There is an iron law in American politics.
The optimists win.
The media and most professionals ignore this law because they think it's a gloss, something you can put onto a campaign like lipstick on a pig. It's not. The side that exudes optimism from every pore, that has a positive agenda addressing pressing issues, almost always wins American elections.
The Obama campaign recognized this truth early-on, which is one reason why it was vitally important (in retrospect) that they stayed apart from the “netroots,” sites like DailyKos, Firedoglake and Americablog. It's not that these left-wing sites want to be pessimistic. It's just that living in the trenches of politics, day after day, is living in a sausage factory. It grinds you down, it gets you angry, it makes you pessimistic.
Most grassroots political movements, even of the Astroturf kind, are born of anger and pessimism. It's what the other side isn't doing, what “those people in power” are keeping from happening. It's very easy to say what you're against, it's easy to organize a protest. It's much harder to build something positive.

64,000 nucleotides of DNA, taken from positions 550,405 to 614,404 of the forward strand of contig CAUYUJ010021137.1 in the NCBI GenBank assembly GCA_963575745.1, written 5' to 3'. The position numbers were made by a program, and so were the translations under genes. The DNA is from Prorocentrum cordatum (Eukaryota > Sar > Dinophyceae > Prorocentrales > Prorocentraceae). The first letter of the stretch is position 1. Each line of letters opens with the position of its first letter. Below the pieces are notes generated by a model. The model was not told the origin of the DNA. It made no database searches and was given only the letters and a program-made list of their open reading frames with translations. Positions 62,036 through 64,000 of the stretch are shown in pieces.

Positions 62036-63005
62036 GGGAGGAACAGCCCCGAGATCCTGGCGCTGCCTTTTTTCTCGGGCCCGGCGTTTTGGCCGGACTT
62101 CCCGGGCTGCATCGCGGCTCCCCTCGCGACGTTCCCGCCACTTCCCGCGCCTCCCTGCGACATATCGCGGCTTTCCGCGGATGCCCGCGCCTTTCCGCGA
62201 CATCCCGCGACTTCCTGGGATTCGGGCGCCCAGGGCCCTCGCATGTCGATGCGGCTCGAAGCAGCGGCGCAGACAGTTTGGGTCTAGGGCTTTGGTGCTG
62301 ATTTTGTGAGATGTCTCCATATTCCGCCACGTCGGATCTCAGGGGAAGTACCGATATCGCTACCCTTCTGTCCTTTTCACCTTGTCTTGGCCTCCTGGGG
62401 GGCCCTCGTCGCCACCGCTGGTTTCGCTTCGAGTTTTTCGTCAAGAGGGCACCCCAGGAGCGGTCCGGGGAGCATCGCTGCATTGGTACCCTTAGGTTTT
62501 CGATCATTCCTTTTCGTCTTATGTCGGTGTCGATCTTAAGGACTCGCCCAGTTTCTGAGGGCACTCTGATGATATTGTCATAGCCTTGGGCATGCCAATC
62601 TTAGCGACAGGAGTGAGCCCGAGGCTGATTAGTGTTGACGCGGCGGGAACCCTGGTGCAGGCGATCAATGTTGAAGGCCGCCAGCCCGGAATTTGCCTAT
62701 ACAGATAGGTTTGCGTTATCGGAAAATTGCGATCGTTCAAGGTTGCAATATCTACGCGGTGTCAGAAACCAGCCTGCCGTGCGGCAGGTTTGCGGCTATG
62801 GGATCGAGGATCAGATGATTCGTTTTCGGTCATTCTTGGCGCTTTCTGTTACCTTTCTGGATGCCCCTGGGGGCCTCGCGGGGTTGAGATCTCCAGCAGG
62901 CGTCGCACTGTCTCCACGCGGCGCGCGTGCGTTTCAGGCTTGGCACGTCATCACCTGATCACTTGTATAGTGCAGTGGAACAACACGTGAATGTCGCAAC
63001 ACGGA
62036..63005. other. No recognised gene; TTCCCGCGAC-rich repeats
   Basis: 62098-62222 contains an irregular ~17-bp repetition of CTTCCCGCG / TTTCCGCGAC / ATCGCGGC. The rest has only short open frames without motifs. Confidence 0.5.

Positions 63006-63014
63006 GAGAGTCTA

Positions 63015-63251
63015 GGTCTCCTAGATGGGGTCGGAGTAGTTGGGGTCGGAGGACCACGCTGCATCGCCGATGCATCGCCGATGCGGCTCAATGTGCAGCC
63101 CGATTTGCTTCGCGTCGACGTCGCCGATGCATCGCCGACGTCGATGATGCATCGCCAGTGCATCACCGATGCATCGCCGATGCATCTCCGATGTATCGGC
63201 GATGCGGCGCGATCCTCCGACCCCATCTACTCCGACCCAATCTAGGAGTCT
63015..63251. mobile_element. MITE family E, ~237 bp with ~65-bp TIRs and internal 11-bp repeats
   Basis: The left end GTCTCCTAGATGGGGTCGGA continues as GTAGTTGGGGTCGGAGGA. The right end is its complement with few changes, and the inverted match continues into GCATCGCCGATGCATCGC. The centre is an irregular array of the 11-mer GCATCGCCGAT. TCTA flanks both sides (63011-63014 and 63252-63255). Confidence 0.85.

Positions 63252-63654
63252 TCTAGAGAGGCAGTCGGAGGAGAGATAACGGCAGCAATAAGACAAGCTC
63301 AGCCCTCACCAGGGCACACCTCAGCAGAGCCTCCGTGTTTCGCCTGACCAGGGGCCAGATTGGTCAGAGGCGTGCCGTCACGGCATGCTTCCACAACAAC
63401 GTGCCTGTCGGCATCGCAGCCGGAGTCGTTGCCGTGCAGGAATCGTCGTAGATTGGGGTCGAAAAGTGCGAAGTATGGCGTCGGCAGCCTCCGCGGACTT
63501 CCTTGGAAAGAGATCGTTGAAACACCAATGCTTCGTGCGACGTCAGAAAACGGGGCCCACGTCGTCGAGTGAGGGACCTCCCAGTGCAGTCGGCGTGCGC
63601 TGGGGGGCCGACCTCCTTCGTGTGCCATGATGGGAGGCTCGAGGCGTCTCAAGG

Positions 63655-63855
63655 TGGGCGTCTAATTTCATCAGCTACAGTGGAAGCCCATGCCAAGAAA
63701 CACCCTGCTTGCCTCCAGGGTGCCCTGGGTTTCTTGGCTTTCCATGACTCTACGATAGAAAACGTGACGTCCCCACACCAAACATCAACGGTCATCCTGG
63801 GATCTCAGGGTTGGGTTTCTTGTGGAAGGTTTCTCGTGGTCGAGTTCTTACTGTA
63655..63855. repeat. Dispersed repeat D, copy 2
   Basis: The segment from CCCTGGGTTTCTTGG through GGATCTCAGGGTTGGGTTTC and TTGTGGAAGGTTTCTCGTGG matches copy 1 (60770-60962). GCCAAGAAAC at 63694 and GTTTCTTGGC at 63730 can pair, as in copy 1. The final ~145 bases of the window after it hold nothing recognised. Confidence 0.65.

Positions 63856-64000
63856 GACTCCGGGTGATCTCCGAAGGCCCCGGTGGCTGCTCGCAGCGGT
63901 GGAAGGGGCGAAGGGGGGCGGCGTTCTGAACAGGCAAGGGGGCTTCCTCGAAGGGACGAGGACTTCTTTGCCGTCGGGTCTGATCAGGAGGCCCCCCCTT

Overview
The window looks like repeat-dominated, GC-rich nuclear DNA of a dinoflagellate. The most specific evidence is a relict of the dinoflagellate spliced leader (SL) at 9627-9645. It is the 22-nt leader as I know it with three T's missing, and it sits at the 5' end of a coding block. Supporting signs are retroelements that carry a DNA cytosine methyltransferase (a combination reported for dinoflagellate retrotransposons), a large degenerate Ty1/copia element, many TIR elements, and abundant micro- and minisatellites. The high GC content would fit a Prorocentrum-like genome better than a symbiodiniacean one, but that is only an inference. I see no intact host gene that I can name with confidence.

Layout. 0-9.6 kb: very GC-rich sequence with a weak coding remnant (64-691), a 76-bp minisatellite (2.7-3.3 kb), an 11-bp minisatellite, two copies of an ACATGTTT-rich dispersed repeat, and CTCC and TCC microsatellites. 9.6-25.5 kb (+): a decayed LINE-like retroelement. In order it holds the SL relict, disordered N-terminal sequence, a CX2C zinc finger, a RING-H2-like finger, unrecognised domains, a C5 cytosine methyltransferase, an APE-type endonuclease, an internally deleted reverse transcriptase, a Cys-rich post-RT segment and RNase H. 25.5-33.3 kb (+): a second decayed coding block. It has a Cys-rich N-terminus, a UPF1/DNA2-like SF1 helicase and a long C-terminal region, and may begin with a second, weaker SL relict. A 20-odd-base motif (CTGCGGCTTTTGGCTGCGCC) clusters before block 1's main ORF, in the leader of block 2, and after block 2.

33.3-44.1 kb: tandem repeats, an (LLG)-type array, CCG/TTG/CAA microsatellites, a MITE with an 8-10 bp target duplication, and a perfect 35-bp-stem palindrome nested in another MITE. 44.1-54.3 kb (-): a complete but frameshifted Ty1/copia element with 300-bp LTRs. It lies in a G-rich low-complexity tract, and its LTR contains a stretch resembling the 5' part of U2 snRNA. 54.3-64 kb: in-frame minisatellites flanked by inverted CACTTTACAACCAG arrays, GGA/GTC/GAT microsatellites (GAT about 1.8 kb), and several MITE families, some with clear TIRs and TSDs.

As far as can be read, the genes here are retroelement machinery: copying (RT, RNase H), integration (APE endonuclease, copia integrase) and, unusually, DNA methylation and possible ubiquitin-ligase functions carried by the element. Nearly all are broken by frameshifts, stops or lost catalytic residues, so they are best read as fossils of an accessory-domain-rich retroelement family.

From a business standpoint it's not in the interests of Kos & Co. to be positive, however. On a day to day basis, it doesn't sell to activists. It's pointing your readers in a direction they are not inclined to go in.
Yet there is a positive change agenda sitting before us, waiting to be seized. As regular readers of this blog know, it starts with what I call the War Against Oil.
The secret to true wealth lies in working for others, doing work you enjoy, making a difference to a community.
By that measure the richest man in Atlanta isn't Arthur Blank.
It's Pat Apoian (right) .
Detective Pat (as he's known) is an Atlanta Police officer who was injured last Friday while pulling a double-shift on behalf of the Kirkwood Security Patrol, a neighborhood group I belong to. He was called to a domestic disturbance a few blocks from my home, and was run over by (allegedly) a 29-year old named Khalif Edwards, who remains at large.
The White House has endorsed a draconian “cybersecurity” plan now making its way through Congress.
It would essentially say all your clicks belong to us. Police would have carte blanche to seize domains, decrypt files, and run roughshod over citizens in the name of catching bad guys who are hiding behind proxy servers in the Ukraine or some other such place.
All this would be unnecessary if so-called Internet advocates had accepted a very basic truth that our Meat Space ancestors knew well.